TRUTH - The religious exemption of the 2009 version of ENDA (Section 6) has the same exemptions of the Civil Rights Act of 1964:

This Act shall not apply to a corporation, association, educational institution, or society that is exempt from the religious discrimination provisions of title VII of the Civil Rights Acts of 1964 pursuant to section 702(a) or 703(e)(2) of such Act (42 U.S.C. 2000e-1(a); 2000e-2(e)(2)).

Any unproven fear stories about churches being forced to hire anyone not conducive to their message or beliefs are just that - unproven fear stories.

Related posts:

Exposing an anti-gay ENDA lie before it gains traction

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Another 'Gathering Storm' parody and other Monday midday news briefs

Another 'Gathering Storm' parody because any reason to make fun of NOM is a good thing.

Voter Values Summit: All Porn Is Gay Porn - You gotta admit that it explains a heck of a lot.

Gay, Bisexual Teens at Risk for Eating Disorders - Pay attention to this article. It's sure to be distorted by the religious right.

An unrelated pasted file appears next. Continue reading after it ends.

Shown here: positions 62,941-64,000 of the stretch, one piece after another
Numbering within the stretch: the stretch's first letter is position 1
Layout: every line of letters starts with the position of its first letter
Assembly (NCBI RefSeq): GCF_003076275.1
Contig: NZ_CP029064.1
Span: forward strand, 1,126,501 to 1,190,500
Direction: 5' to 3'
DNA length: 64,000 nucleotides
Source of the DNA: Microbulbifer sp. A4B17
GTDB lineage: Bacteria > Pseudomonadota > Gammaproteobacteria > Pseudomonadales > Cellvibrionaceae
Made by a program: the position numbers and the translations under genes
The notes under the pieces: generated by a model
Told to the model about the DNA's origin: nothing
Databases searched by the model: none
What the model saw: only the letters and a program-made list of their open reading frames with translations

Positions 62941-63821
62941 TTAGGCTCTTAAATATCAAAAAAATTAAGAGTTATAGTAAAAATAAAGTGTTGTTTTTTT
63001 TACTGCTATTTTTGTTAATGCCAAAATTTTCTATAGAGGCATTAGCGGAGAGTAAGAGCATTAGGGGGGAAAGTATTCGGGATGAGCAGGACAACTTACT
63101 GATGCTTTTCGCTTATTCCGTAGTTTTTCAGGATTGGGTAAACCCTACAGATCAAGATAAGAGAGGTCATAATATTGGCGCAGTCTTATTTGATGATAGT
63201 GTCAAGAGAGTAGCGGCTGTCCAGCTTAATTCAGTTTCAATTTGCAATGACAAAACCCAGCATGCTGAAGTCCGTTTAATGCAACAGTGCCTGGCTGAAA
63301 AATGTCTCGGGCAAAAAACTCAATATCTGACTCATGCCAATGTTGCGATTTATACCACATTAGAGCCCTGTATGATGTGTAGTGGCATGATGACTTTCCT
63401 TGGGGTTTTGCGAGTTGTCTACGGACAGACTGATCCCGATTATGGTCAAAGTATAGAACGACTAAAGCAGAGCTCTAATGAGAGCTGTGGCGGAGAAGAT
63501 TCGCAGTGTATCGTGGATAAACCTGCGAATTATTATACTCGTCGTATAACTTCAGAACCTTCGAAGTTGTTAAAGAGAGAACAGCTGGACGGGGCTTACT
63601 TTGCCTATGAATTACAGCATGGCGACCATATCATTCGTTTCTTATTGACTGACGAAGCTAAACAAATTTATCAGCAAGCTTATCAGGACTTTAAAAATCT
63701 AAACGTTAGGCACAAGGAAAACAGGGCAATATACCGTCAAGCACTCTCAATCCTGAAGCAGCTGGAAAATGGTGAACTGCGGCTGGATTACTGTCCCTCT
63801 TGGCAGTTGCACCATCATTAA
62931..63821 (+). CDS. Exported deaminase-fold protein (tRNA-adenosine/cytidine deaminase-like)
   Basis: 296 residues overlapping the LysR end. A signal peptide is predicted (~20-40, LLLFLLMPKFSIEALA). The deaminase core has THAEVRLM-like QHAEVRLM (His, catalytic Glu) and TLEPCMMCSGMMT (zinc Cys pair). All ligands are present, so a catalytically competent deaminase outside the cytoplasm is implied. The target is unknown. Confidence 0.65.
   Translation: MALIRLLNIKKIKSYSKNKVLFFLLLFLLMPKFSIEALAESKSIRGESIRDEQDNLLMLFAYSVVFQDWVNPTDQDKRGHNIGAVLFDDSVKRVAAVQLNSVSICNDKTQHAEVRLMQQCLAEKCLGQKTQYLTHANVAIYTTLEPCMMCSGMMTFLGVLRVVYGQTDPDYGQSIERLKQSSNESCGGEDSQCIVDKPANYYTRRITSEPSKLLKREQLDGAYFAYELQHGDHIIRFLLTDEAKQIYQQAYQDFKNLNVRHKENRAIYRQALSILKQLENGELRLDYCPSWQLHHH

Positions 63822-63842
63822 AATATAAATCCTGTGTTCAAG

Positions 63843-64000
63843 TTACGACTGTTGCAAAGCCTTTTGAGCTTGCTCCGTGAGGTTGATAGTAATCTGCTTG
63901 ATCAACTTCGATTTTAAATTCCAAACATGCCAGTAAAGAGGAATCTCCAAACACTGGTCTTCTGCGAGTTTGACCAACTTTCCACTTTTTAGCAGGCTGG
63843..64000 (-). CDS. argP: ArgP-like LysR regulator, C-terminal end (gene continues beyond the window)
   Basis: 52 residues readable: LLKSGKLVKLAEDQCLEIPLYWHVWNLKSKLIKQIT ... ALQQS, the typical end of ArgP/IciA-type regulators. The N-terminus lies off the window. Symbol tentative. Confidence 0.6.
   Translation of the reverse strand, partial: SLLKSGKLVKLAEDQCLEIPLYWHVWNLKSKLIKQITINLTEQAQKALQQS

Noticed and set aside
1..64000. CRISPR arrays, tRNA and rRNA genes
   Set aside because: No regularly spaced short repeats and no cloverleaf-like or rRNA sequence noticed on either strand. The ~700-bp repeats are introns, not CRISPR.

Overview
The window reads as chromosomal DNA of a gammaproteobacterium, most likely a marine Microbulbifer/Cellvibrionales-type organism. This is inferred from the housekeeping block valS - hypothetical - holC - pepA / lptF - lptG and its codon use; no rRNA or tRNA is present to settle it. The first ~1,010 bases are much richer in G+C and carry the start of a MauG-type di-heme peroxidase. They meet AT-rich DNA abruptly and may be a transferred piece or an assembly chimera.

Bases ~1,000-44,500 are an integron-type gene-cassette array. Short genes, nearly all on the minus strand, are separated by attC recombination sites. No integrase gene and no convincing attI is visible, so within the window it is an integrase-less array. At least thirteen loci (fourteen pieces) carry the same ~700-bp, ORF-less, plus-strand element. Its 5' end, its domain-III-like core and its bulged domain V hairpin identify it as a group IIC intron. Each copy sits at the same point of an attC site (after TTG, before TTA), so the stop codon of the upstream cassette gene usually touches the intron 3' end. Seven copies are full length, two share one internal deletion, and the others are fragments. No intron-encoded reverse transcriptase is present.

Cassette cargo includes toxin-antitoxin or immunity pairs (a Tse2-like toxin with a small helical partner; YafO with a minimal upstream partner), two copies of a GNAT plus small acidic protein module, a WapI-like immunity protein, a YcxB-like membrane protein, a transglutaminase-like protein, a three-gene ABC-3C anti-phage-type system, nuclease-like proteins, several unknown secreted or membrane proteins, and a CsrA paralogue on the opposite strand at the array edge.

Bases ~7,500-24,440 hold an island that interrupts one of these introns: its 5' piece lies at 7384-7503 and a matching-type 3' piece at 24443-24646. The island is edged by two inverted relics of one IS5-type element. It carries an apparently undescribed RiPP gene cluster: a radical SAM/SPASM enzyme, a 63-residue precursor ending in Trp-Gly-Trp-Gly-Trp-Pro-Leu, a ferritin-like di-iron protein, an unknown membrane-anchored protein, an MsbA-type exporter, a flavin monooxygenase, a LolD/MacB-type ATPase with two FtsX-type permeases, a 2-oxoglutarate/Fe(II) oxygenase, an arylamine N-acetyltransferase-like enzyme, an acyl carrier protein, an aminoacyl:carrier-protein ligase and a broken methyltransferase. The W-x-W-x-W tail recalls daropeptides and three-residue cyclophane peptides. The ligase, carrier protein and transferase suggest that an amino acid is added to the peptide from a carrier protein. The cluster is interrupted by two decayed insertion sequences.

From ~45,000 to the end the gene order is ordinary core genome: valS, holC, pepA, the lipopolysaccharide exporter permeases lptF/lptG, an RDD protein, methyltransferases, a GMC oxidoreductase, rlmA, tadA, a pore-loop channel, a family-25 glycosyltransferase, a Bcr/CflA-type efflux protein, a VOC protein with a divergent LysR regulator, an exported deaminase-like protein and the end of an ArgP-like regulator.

Boy, 12, is having sex change, school announces - This is an interesting story.

Harry Jackson to Religious Right activists: Please stop sounding like racists - Me to Harry Jackson: stop pitting lgbts and African-Americans against one another.

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Another 'ex-gay' refusing to take responsibility for his own actions

(Edward) Delgado speaks about his life of homosexuality as a Southern California teen, when he’d had 10 male sex partners by age 19. He said a suggestion by a friend to read the New Testament led to a religious awakening, which has allowed him to live happily as a straight man.

Delgado said the homosexual lifestyle leads to promiscuity, abuse, alcoholism and drug abuse.

“The things that I speak are not a lie, because I’ve lived these things,” he said.

The faces are different but the narrative is always the same. You can always predict what these paid "ex-gay folks" will say.

The latest model, Edward Delgado, was speaking at the University of Alabama Fairbanks as a part of a series of lectures. Delgado, who was invited by Campus Bible Ministries, is a "ex-gay" who is now a deacon at Dimond Boulevard Baptist Church and has been married to a woman for 16 years and has two sons.